MAKING MUSIC: Whiteley opera composer Elena Kats-Chernin.
MAKING MUSIC: Whiteley opera composer Elena Kats-Chernin. Prudence Upton

Opera inspiration from the bold and beautiful Brett Whiteley

ELENA Kats-Chernin AO is bringing to the Opera Australia stage in Sydney this month the bold life of an iconic Australian artist in the opera Whiteley.

Seniors News spoke to Kats-Chernin on the eve of the world premiere of Whiteley.

It's late in the evening. She has been home from rehearsal for about an hour and already 40 pages of the 800-page orchestral score has been edited. There is another two scenes to be reviewed before the end of the night.

The kitchen table is strewn with hand-written sketches and drafts. She has to push them away to find a corner to eat.

Once the Whiteley opera work is complete Kats-Chernin will put all the paper in boxes. But, then there is another opera waiting to be written.

Brett Whiteley's 1975 painting, The Balcony 2.
Brett Whiteley's 1975 painting, The Balcony 2. SUPPLIED

She's in bed by 2am then back at work from 5.30am before heading to the rehearsal well before it starts at 10.30am. There's always a lot for her to do before and after each rehearsal.

"I am like a machine; I need to work. I make sure I do exercise," the 61-year-old said.

She uses weights at home each morning and does something, even simple exercises, for about 10 minutes which forces her to engage her muscles.

Kats-Chernin is also mindful of what she eats which includes lots of healthy food and no sugar.

"Says she who has just had a chocolate," Kats-Chernin jokingly said.

"But that's OK because somebody gave it to me and it's dark chocolate which I like."

As to using her gym memberships, she admitted "at the moment I don't have time because of rehearsals".

Born in Russia, the child prodigy started playing the piano when she was four and composing from five.

"I just sat down and played," she said.

"I could play anything I saw. I couldn't read the words, but I could read the music."

Her music-loving parents didn't know what hit them.

"They did everything for me to have good lessons," she added.

"They got me special teachers because I was very far advanced immediately, so I was bored at normal music school."

The family moved to Australia in 1975 and Kats-Chernin started at Sydney's Conservatorium of Music.

Her resume is simply outstanding. She has created a huge range of pieces for symphony orchestras across in Australia and overseas and composed pieces for television and film. How many?

"If only I knew," she said.

"Sometimes I don't even remember what I wrote. Sometimes people will say 'you know you wrote that piece and it went like this' and I will have I completely forgotten how it went," Kats-Chernin said.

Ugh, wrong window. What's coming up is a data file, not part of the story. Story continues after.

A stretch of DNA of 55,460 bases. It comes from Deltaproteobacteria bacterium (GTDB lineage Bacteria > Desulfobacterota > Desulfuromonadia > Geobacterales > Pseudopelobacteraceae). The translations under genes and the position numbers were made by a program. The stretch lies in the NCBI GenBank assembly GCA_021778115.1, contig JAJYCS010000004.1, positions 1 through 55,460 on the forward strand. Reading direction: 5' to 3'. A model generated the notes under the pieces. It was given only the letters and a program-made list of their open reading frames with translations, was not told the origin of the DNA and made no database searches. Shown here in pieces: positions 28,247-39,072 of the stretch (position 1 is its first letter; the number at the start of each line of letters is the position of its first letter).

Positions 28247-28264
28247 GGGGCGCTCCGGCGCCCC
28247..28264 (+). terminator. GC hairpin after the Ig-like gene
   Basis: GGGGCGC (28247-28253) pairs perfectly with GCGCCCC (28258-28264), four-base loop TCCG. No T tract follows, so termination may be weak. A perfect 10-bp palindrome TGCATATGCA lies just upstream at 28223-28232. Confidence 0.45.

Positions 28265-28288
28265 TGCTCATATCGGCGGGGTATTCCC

"I will recover it immediately I hear it, but I forget as every year I write about five hours of music, sometimes more."

And that is after she has written several versions to find just the right score.

"This year alone I have written a piano concerto for Tamara-Anna Cislowska, called Lebewohl, a piano quartet, a piece for the ACO called A Knock One Night, and many more things.

"It sounds crazy but when working on something so big I need another outlet, something else to write."

Does she ever think about anything else? "No" was the emphatic answer.

"I am thinking about it all the time because there is always a project. I am always thinking about it because it's in my blood until something has premiered, and even afterwards I still think I could have done this differently."

If she's not composing, Kats-Chernin said she has to clean the house.

"And I don't want to do that."

The only time she really takes off is when she visits her grandchildren.

"But, don't do that very often. For that I wish I had more time because that is very enjoyable," she added.

There is no date when Kats-Chernin will stop composing.

"There are composers who compose when they are 100. As long as my brain works," she said.

"I think I will compose as long as I can. It's another reason why I work every single day.

"I just think, well I don't know what tomorrow is; 'who knows what will hit me tomorrow', so I need to finish what I am doing and I try every day to send something away to my copyist in case something happens and I don't wake up."

"I would like to clean the house before I go, so that no one else has to do it," she added.

The prolific and highly acclaimed composer partnered with librettist Justin Fleming to honour and share the tumultuous story of Brett Whiteley.

"It's a great subject and inspiring in many ways and very multi-layered," she said.

"He was an iconic artist, Australian, interesting, quirky, genius, flawed; lots and lots of extreme character features which are inspiring to compose.

"I don't want to write about somebody who is a goody two-shoes who does beautiful pastels or something."

It's been an 18-month project for the 61-year-old Sydney resident. Once Fleming's libretto was in her hands in December 2017 Kats-Chernin worked on the Whiteley score.

She has crafted the score to deal with several themes and changes in pace from conversations to aria to the singer or singers talking to the audience and when they talk to each other.

Woven in among her work is dealing with the complexity of fitting the librettist's work and the voices along with the orchestra and digital backgrounds that make up the whole show.

"For me it's like putting buttons on a coat and putting in the detail. It's like which silk do you use; is it going to be silky cotton, is it going to be different colours, is going to be silver or gold with lots and lots of buttons or just big one."

Whiteley is on at the Sydney Opera House until July 30. For bookings, go to

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